ACI TEP Pool Discussion

01/21/2022: Added Notes on Multisite and Multipod parameters. Also, how to look at APIC initial setup parameters from ssh to APIC.

This is a rather old topic, relevant only for day 0 setup of ACI.  However, now that a lot of new customers are implementing ACI, this topic is again coming up and I’ve had a number of folks reach out to me to discuss this.  For that reason, I decided to do a short write-up on this.

When you initially setup your fabric,  one of the parameters you need to put in for the initial setup is the TEP Pool subnet.  Below is a screenshot of the initial APIC setup screen.  (this screenshot is a bit old but the concept is still the same.  I’m just copying this screenshot from a much older presentation that I used to use during teaching ACI classes internally)

Figure 1

IPs from TEP Pools are used internally in ACI for many purposes.  As an example, if you configure a VPC domain between 2 leaves you will notice that a virtual IP is assigned to that VPC leaf pair.  The virtual IP will be assigned a /32 host IP from that TEP Pool.  

When ACI needs an internal IP for any purpose, it takes a /27 range from the TEP Pool and assigns an IP from there.  A  /27 block gives you 32 host IPs.   If ACI needs another IP for some other purpose, ACI will not assign an IP from the previous /27 pool (even though it might have been hardly utilized), but create a new /27 range and take an IP from there.  In other words the assigned /27 ranges are only used for similar functions.  This is all done internally by ACI and you don’t have to think about it or do anything special to make it work.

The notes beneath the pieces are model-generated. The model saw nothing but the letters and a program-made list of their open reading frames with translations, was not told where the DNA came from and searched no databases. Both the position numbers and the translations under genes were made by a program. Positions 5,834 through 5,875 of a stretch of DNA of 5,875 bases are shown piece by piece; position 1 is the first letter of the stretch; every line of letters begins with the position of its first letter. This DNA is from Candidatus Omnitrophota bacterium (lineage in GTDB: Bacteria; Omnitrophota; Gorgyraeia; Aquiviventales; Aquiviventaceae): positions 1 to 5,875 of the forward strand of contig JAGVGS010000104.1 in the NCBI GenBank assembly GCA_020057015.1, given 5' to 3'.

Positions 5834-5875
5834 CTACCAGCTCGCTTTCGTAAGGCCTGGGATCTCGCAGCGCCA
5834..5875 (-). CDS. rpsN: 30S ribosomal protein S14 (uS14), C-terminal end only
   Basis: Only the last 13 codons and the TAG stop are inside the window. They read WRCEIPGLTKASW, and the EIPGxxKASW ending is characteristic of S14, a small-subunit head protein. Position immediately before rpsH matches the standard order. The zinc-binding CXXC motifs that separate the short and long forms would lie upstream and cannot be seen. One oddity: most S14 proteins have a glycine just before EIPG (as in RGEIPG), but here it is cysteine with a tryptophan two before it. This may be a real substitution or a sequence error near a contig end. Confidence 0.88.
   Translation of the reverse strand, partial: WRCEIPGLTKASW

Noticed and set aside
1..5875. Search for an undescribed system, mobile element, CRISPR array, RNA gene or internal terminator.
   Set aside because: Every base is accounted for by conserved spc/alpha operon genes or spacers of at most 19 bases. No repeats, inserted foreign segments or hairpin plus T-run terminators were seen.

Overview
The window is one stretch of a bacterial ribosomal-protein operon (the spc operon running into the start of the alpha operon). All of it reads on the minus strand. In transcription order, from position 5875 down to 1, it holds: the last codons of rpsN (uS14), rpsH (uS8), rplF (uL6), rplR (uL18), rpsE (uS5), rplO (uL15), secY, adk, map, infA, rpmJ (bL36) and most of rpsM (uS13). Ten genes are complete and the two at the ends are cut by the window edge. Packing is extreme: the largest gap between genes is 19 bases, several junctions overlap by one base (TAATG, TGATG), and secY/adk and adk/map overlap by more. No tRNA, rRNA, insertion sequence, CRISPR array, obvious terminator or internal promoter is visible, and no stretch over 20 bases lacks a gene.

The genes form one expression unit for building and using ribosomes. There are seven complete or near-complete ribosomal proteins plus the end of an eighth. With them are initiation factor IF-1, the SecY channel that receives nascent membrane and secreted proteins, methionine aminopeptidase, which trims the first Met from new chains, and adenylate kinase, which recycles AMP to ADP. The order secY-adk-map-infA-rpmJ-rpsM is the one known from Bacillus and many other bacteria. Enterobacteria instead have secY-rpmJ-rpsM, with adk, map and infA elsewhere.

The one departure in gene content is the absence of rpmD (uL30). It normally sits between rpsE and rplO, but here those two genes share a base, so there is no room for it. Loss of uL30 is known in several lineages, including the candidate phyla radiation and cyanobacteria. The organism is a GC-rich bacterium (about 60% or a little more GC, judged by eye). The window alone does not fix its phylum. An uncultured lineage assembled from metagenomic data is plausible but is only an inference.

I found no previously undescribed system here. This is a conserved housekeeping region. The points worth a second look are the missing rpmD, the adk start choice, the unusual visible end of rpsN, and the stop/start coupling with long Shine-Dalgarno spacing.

So, the 2 questions that often comes up are:
a) How big should my TEP Pool be ?
b) Does the TEP Pool that I assign have to be unique ?

Let’s discuss each of those questions and answer them here.

a) How big should my TEP Pool be ?
The default  TEP value during APIC setup is  Since it’s broken up internally in /27 pools,  we should get 227-16  /27 subnets, i.e. 2,048  /27 pools.   That seems like a lot and it is, but then you need to make sure you position this properly depending on how big you want your fabric to grow in the future.  Remember that the TEP Pool is a day 0 setup parameter and cannot be changed later in a non disruptive way.  You could always backup your fabric, blow it off, change it and then restore the fabric back, but in a production network that is not practical or possible.  So, the question becomes does my TEP Pool need to be unique, if not, I don’t care, it’s only used internally in ACI, why should I bother.  We’ll tackle that question next, but first let me get you a ACI TEP Pool calculator that you can use to size your fabric TEP Pool usage.  It’s basically just a excel sheet and you fill in the values in the RED row.  This gives you an approximate value on how big your TEP Pool should be.   Looking at the bottom example, you will see that If the fabric had 200 leaves, 4 spines and 5 APICs with VPC ports on the 48 port leaf front panel ports, you would need to have a /17 TEP Pool.

Figure 2

b) Does the TEP Pool that I assign have to be unique ?